The Easiest Form of Worship Imam Ibn ul Qayyim al Jawziyyah
35. Remembrance is easy for the servant-whether he lies in bed or journeys, in health or in illness, in comfort and luxury, in his daily work, standing, sitting or lying down, on his way or at home. No [other] act can be performed so often and in so many situations. In fact, it is so easy that he could sleep in his bed and still be ahead of the one who stands [in worship] but is heedless. The sleeper rises having traversed a great distance, all the while stretched out on his bed; whereas the one standing heedlessly rises seated on his mount. 'And that is the grace of God which He gives to whomever He pleases.' [57:21]
It is recounted that there once was an ascetic [rajul min al-`ibad] who stayed the night with a man as a guest. The ascetic spent the entire night standing in prayer, while the host was stretched out in his bed. When he rose in the morning, the ascetic said to the host, 'The caravan has gone on before you,' [sabaqak al-rakb, by which he meant, ‘I have surpassed you in the journey to God’] or words to that effect. To which the [host] replied, 'It is unimportant that one spend the night travelling and then wake up with the caravan. What is important is that one spend the night in bed but wake up having crossed a great distance.'
This and similar sayings have beneficial and detrimental aspects. If they lead someone to think that by lying in bed he can surpass a person who stands in prayer, then they are false. Rather, they refer to the one who lies in bed but his heart is attached to his Lord; the love of his heart cleaves to the Throne, and so he passes the night encircling the Throne with the angels. The man himself has passed away from the world and what it contains. The only thing that keeps him from standing in prayer is some hindrance, such as physical pain, cold or fear of being seen by enemies pursuing him, or some other excuse. He lies in bed, but God knows best what is in his heart.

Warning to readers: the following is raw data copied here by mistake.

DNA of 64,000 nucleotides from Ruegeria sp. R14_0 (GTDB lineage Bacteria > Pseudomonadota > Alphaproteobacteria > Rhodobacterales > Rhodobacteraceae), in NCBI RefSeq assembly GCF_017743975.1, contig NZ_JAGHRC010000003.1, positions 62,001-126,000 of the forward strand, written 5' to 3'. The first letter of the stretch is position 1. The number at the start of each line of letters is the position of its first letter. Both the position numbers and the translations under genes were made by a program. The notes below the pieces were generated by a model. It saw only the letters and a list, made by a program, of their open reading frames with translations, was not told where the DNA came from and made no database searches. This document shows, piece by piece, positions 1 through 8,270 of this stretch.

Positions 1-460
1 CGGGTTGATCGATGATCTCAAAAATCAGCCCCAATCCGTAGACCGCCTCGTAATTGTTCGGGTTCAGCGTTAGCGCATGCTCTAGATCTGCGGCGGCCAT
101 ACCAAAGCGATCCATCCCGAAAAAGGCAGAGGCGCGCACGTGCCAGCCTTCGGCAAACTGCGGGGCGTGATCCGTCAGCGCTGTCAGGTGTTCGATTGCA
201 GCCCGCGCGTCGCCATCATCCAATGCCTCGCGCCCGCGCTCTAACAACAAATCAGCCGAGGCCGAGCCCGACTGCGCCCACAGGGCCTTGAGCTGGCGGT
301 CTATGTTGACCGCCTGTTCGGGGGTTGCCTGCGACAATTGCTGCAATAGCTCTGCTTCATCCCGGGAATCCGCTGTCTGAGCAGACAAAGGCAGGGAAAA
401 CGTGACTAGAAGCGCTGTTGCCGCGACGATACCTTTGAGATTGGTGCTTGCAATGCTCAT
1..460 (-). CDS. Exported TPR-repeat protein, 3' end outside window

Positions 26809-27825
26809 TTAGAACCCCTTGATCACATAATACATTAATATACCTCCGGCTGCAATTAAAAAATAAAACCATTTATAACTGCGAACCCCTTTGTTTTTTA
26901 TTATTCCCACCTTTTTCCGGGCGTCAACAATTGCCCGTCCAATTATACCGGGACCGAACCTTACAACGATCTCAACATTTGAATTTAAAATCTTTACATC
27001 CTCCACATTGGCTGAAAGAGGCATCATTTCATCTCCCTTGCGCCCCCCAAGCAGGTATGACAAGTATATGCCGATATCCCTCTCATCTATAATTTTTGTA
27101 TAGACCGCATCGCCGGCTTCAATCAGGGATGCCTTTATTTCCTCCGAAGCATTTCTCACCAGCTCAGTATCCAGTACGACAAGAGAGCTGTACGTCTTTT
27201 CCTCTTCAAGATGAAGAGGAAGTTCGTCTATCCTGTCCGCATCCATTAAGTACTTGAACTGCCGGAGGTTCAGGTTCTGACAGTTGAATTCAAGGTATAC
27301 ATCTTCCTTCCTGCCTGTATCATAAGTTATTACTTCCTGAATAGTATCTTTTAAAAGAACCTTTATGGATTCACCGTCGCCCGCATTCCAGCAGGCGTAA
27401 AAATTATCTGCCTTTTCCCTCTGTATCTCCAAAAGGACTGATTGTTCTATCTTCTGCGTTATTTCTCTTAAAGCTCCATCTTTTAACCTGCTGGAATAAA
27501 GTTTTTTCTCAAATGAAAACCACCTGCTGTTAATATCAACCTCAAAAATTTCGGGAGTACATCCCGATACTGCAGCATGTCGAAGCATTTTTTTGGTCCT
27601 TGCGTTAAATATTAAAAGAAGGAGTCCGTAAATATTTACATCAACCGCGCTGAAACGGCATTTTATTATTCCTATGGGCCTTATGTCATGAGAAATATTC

The other person, however, stands in prayer and recites. In his heart is the desire to be seen, to impress others, to have some rank or praise from them. Or else, his heart is one place and his body in another. And God knows best what is in his heart.
There is no doubt that the one in bed will rise having far surpassed the one who stands, because [the value of] an act rests in the heart, not the body: it depends on the dweller, not the dwelling. [The meaning of an] expression is in its first motion [that is, whatever intention motivates someone to a word or deed, determines the meaning of that word or deed], and it is remembrance which inspires the dweller's resolve, stimulates the love that is dormant [in his soul] and resurrects the quest that has died.
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